"Animal control has the legal charge to do that," Chickering said. "The Department of Agriculture is there to provide them support. They had to go through their legal channels to make the seizure."

One day after Chickering's visit, Jackson County Animal Control officials impounded the horses. Jackson County Animal Control Department Director Kimberlee Luce did not respond to requests to comment on the seizure process or on the case in general.

Robert Sray, DVM, who had provided veterinary services for Jackson County in the past, said that while conditions at Turn-3 Ranch were far from ideal, the situation there could have been resolved without impounding the horses and pressing severe criminal charges.

According to Sray, Mercier requested his presence at Turn-3 Ranch on March 14, when animal officers asked Mercier to call his veterinarian to the site. Sray said he was familiar with Turn-3 Ranch from a handful of previous visits for Coggins testing and to confirm pregnancies, but he had never toured the entire property and was unaware that 69 horses were located there. During the animal control site visit, he was simply an observer, he said.

"I was not there to examine the horses," he emphasized, "and I did not examine the horses."

Sray said he did observe (March 14) two of the three horses deemed emaciated were 28 years old and showing typical signs of weathering a rough Michigan winter.

"We'd just come off of six weeks of really bad weather, and it was tough on them," Sray said. "Also, I noticed that the horse eventually found to have a fractured pelvis was gimpy. I recommended that they take him to the University or another clinic to be X rayed."

But, Sray said, Mercier expressed willingness to work with authorities to improve conditions at the site. According to Sray, the offer was declined by animal control investigators.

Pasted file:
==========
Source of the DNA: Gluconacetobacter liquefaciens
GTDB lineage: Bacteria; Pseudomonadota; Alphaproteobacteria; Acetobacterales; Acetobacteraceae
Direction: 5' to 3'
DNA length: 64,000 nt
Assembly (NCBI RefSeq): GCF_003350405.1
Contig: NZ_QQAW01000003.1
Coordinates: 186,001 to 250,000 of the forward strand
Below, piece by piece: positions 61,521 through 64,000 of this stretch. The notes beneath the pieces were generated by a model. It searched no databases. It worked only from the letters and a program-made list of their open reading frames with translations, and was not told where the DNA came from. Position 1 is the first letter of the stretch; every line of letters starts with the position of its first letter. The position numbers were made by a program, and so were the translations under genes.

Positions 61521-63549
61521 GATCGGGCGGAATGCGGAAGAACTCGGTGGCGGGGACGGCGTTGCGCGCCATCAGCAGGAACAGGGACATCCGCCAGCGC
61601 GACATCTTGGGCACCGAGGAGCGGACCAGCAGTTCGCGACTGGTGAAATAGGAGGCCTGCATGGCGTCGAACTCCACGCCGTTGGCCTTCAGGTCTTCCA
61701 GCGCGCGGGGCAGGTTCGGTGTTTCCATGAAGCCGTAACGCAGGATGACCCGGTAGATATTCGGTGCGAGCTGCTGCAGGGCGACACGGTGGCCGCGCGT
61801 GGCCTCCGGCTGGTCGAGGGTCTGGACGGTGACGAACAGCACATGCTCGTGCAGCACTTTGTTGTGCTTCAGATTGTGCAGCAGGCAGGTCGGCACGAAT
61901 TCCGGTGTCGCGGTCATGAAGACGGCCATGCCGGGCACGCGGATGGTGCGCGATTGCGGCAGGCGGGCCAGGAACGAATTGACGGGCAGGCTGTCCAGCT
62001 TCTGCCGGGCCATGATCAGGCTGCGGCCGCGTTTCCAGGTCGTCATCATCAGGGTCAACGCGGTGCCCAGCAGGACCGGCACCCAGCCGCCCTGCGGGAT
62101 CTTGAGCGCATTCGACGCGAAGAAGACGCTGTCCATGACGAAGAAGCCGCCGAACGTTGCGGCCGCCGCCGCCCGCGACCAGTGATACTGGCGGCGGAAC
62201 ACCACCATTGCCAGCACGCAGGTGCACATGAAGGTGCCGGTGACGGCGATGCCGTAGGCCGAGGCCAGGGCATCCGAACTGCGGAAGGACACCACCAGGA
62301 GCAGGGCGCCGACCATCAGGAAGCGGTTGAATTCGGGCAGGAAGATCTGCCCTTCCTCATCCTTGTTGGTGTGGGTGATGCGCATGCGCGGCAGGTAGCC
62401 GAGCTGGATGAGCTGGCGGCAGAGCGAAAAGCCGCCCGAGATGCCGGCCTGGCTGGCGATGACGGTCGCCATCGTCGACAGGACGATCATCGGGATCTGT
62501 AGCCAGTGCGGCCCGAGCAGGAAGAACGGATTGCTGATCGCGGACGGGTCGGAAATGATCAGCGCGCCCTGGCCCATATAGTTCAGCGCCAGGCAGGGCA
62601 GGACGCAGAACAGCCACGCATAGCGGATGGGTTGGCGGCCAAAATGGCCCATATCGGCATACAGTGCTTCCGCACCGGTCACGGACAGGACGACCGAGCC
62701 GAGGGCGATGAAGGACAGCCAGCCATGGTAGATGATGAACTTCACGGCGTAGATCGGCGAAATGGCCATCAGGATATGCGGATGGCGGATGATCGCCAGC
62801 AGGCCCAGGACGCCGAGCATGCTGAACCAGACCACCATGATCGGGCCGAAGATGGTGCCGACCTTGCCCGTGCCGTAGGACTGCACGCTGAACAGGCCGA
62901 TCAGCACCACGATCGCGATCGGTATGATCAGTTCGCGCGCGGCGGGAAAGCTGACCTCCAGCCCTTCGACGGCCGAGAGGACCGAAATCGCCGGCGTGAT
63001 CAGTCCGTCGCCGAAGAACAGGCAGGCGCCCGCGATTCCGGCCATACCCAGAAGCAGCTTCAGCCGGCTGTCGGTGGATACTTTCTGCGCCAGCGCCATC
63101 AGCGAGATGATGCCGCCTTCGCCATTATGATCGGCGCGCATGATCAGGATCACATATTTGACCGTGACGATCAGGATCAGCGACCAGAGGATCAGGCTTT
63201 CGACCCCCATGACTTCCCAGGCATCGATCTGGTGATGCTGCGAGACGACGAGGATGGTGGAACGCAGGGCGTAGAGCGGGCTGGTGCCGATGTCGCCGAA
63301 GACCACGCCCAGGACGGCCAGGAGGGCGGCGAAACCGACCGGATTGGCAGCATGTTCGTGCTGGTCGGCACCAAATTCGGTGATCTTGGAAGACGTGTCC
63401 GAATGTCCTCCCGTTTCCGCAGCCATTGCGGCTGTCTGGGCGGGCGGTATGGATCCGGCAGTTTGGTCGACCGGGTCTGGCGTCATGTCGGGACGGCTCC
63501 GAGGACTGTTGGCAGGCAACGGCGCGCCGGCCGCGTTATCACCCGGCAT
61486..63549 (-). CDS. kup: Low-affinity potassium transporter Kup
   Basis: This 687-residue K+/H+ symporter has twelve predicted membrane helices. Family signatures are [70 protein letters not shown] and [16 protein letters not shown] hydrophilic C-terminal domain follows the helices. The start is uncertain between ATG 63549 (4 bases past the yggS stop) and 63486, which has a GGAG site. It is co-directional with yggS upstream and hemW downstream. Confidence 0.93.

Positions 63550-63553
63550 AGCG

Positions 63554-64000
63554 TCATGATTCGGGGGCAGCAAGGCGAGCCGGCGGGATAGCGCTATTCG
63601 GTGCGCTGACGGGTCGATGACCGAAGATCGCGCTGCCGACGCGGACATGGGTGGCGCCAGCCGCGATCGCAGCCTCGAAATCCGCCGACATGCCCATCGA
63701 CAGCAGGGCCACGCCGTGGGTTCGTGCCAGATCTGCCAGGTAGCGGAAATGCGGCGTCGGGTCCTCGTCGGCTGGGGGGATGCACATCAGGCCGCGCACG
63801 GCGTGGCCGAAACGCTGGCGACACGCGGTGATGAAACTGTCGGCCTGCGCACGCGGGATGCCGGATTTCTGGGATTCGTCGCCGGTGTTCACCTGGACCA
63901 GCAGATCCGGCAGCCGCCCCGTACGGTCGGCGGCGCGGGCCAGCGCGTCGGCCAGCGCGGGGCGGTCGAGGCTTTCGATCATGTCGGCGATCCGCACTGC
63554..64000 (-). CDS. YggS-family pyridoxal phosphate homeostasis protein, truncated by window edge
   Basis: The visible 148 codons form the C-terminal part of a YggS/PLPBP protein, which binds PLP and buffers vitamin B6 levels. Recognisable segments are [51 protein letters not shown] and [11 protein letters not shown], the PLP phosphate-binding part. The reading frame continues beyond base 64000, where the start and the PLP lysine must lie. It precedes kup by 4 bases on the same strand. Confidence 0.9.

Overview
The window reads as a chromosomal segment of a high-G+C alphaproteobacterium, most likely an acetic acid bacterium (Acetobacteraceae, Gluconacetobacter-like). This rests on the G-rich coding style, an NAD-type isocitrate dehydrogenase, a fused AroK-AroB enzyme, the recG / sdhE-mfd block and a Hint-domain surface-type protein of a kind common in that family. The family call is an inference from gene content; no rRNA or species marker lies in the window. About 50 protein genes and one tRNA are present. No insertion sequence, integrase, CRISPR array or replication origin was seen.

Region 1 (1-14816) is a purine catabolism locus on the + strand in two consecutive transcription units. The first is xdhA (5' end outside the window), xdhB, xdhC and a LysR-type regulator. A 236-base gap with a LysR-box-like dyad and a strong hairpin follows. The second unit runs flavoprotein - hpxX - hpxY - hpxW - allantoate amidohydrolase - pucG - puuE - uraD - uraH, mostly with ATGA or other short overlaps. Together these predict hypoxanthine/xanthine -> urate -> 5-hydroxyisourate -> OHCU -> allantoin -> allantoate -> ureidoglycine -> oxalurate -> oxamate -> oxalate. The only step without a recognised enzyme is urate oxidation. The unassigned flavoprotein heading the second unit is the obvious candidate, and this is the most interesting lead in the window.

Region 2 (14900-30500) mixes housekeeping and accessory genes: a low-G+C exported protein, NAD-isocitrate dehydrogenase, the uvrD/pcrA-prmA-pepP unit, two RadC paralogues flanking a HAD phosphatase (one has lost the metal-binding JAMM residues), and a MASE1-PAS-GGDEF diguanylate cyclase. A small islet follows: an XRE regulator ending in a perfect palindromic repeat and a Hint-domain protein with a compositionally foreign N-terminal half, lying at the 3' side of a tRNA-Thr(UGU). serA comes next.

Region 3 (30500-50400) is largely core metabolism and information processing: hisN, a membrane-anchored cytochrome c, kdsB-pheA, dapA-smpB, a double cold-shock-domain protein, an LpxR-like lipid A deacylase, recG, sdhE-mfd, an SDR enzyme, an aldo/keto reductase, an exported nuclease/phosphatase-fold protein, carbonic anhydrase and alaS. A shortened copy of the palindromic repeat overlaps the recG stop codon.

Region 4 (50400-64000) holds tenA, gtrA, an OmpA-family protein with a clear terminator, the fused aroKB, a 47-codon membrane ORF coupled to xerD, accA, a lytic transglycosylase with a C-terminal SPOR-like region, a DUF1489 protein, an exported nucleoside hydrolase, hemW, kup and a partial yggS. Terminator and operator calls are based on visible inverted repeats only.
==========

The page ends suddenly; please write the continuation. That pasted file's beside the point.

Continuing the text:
"I think between the work and the weather, things just got ahead of these guys," Sray said. "They're (animal control officials) calling it torture."

Meanwhile, the horses remain on the property, which Mercier and Henderson had leased. According to Laura Steenrod, spokesperson for the Leelanau Horse Rescue (a Leeland, Mich., non-profit rescue group brought in to provide financial support, food donations, and volunteer caretakers for the horses), some $20,000 in repairs were made to facilities on the property, including the construction of new foaling stalls, fence mending, and debris removal.

Steenrod said the horses are improving, and that Jackson County animal control officials will determine when the horses will be available for adoption or foster care.

But the controversy surrounding the case isn't likely to soon disappear.

"I believe this case could have been handled differently with the outcome being their same; that being the health and well-being of the horses involved," said Pam Patterson, Sray's veterinary assistant. "Animal control could have said they would give Mercier 30 days to clean up the property and work with a veterinarian on nutrition. In those 30 days, an officer could have made daily visits to be sure progress was being made.

"All of this could have been at the expense of Mr. Mercier and not the county," Patterson said.

About the Author

Pat Raia

Pat Raia is a veteran journalist who enjoys covering equine welfare, industry, and news. In her spare time, she enjoys riding her Tennessee Walking Horse, Sonny.